First I would to thank both david and pete for the great help they have been.[/quote:06b305e282]
No problem mate, thats what the Content boards are for
So onto the questions, do you think it is better to do a whole face unwrap like using the spherical or cylindrical methods or breaking pieces off and doing them individually and then reattaching them? should I use pelt mapping instead of the normal mapping techniques? [/quote:06b305e282]
I always use the break apart and re-attach method, resulting seams can be welded back together in the UVW Unwrap editor later. I don’t bother with pelt-mapping, especially with heads. My advice is find an approach that works for you (Jaysus I sound like Dr. Phil!) and develop that technique to work for organic or inorganic models.
How do you flip the UVs?[/quote:06b305e282]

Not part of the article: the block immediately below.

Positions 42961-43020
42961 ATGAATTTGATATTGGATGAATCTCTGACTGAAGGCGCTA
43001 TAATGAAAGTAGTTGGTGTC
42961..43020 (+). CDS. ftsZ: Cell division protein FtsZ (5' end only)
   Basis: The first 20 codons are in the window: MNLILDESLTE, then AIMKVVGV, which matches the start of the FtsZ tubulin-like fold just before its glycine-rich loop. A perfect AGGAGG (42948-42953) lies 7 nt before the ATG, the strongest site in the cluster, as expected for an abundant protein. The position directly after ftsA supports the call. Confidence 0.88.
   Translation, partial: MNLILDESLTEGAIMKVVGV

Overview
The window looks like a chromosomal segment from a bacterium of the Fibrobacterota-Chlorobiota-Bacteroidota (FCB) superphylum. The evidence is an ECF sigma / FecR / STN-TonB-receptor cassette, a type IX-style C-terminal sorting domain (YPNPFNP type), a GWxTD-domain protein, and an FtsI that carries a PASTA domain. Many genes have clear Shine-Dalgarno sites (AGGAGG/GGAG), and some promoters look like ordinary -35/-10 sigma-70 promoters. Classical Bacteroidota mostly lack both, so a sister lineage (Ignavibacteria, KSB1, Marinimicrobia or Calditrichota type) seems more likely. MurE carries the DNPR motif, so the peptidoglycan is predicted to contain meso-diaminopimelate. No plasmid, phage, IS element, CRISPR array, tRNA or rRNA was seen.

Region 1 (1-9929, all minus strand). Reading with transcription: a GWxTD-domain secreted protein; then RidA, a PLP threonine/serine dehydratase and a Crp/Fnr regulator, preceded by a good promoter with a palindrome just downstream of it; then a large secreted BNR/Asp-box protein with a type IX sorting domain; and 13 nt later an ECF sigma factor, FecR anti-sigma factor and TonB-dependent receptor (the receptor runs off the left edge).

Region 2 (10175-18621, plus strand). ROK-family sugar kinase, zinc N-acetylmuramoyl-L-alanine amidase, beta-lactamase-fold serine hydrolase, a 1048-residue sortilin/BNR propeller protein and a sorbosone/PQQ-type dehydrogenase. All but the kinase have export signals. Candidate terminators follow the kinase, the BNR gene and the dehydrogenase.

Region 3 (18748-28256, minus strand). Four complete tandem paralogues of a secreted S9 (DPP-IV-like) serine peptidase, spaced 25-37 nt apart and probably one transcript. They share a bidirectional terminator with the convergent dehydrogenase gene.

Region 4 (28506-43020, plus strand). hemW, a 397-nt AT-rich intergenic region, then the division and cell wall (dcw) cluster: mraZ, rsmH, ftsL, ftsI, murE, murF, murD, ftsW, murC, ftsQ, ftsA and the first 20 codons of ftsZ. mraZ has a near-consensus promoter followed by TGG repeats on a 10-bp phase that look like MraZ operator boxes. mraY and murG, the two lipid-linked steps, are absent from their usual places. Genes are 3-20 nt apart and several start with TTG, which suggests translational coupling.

In the Unwrap UVW editor there is an option to "flip horizontal" or "mirror horizontal" in the Tools menu.
Do you know how to select a row of verts, rather than select them one at a time, like edge loop or some such?[/quote:06b305e282]
What David said. One tool you NEED in your unwrapping arsenal is UnwrapTools by Steve Johnson, you should find it on http://www.scriptspot.com. It really helps with alignment of UVs
You say keep the seams vertical in the extreme right and left do these have to be straight?[/quote:06b305e282]
For best results, if the line of symmetry in your model is a vertical row of edges, try and keep them straight in your UV unwrap.
I thought the aim was to try and get everything straight and in lines and make the checker pattern even throughout[/quote:06b305e282]
Its important that the checkers be distributed evenly over your model, to reduce stretching and distortion when painting a texture in Photoshop. This is less important if you plan on using Render To Texture to bake out textures or lighting info into a map.
Good luck, unwrapping can be tricky to get yer head around but once you nail it you’ll never look back